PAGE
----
Lady Geek Girl: Many writers claim to care about racial diversity in their stories, but it is a sad fact that that racial diversity usually takes the form of either stereotyped and/or minor characters, especially when it comes to sci-fi, fantasy, or horror stories. Teen Wolf is unique in that the main character is actually a character of color, and yet even then some people claim the portrayal of race is Teen Wolf is problematic.
It seems like only yesterday that I finished watching every episode of Supernatural for the millionth time (at least) and decided it was time to try something new. I knew that many of my Tumblr sisters were hooked on Teen Wolf but I was worried about getting into it. I wasn’t going to watch Twilight # 237687.987 but with werewolves this time. To my immense relief, not only was Teen Wolf not Twilight, but it might be one of the most enjoyable shows on TV right now. Before I knew it, I had watched both seasons on Netflix, looked up everything about the show, and forced MadameAce to watch so I would have someone to discuss things with.
Now we’re sharing the love, and trying to convince those of you who might be hesitant to give Teen Wolf a try. MadameAce already covered Teen Wolf season one, so now it’s time to talk about season two.
Warning: Spoilers that MadameAce tried to avoid for season one will probably pop up here, but I will try to keep spoilers for season two to a minimum. But still be warned: Spoilers!
So, “Man’s Best Friend with Benefits”… Yeah, it wasn’t very good, was it? Worst of all, the internet is abuzz with comments about this particular episode being, well, racist. And is it racist? Well, let’s just say the whole thing could have been done way better. Especially with the portrayal of the relationship between Portia and James. Yeah, it was pretty bad.
But before I talk about any racism or sexism, let me just review the episode in general, because I know that most of you will not read the rest of my review if you get pissed off at what I say about the above issue.
So there is a topic within Christianity that is pretty taboo. No, not gay marriage, not Mary’s virginity, or anything about communion. This idea is so taboo that it’s almost never discussed: the idea that Lucifer, the devil, can be redeemed.
The very idea seems absurd and blasphemous to many Christians. In fact, I dare you to bring up the idea to any Christian. Some may simply dismiss the idea, and others may even be offended that you would dare suggest such a thing.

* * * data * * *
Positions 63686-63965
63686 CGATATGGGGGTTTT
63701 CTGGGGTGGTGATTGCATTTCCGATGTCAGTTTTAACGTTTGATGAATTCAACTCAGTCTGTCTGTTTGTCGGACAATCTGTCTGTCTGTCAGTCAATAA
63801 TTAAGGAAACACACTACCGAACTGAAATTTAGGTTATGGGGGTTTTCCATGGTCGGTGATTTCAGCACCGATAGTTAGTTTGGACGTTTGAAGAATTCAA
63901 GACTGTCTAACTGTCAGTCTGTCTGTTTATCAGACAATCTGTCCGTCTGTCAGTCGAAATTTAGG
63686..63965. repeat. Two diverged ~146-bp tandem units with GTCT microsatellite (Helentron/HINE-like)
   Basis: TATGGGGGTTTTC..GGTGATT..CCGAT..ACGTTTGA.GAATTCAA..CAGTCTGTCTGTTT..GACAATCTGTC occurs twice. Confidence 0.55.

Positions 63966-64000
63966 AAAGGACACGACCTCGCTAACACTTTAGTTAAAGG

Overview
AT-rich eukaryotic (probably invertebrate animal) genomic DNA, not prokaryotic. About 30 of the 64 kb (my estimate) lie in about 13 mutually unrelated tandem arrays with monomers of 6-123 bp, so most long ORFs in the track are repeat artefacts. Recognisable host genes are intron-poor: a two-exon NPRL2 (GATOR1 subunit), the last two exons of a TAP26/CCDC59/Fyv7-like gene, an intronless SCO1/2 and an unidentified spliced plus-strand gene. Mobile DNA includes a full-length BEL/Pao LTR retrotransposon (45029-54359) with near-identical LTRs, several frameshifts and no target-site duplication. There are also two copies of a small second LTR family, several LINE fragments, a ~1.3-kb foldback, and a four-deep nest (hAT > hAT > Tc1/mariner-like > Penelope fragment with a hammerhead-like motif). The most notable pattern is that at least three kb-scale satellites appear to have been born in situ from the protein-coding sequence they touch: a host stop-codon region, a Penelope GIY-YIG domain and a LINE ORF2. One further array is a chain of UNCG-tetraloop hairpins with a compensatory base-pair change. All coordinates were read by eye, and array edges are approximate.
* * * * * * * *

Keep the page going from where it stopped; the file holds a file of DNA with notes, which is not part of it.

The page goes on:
The redemption of the devil is actually a pretty old idea and one that was popularized by Isaac the Syrian, a seventh century mystic and bishop who is considered a saint by both the Eastern Orthodox Church and Catholic Church. Isaac the Syrian believed in a concept called universal salvation. Universal salvation is the belief that God is so loving and merciful that even if there is a hell, it’s empty, because God would never allow anyone to be damned. This idea has been critiqued because it seems to diminish free will. Some theologians that believe in universal salvation have added to this concept, saying that it is possible for us to reject God and condemn ourselves to hell, but that God would never reject us and would in fact forgive us of everything. Isaac the Syrian was so radical in his belief of universal salvation that he actually believed that there is no such thing as a just God. God, he argued, cannot be just because he is so in love with us. This idea, however, is incredibly controversial.
Another theologian named Rob Bell wrote a book called Love Wins, which discussed similar themes. He actually never completely says he agrees with universal salvation, but argues that Christians should hope that all people, no matter what, go to heaven. This so enraged people that in an interview on MSNBC the interviewer basically attacked Rob Bell and accused him of ” amending the Bible to make it palatable.” MSNBC isn’t even a Christian station, so it was surprising that they were outraged. What should have been an objective interview turned into an attack on Rob Bell’s morality. I will never understand how people get so upset with the idea that others might not go to hell. And Rob Bell’s ideas of universal salvation didn’t even include the devil.
Isaac the Syrian, however, believed that Lucifer and the other fallen angels would be redeemed as well. Because they were created by God, they were originally good, and at the end of days all things will be reconciled back to God. Isaac the Syrian actually actively prayed for the redemption of the devil.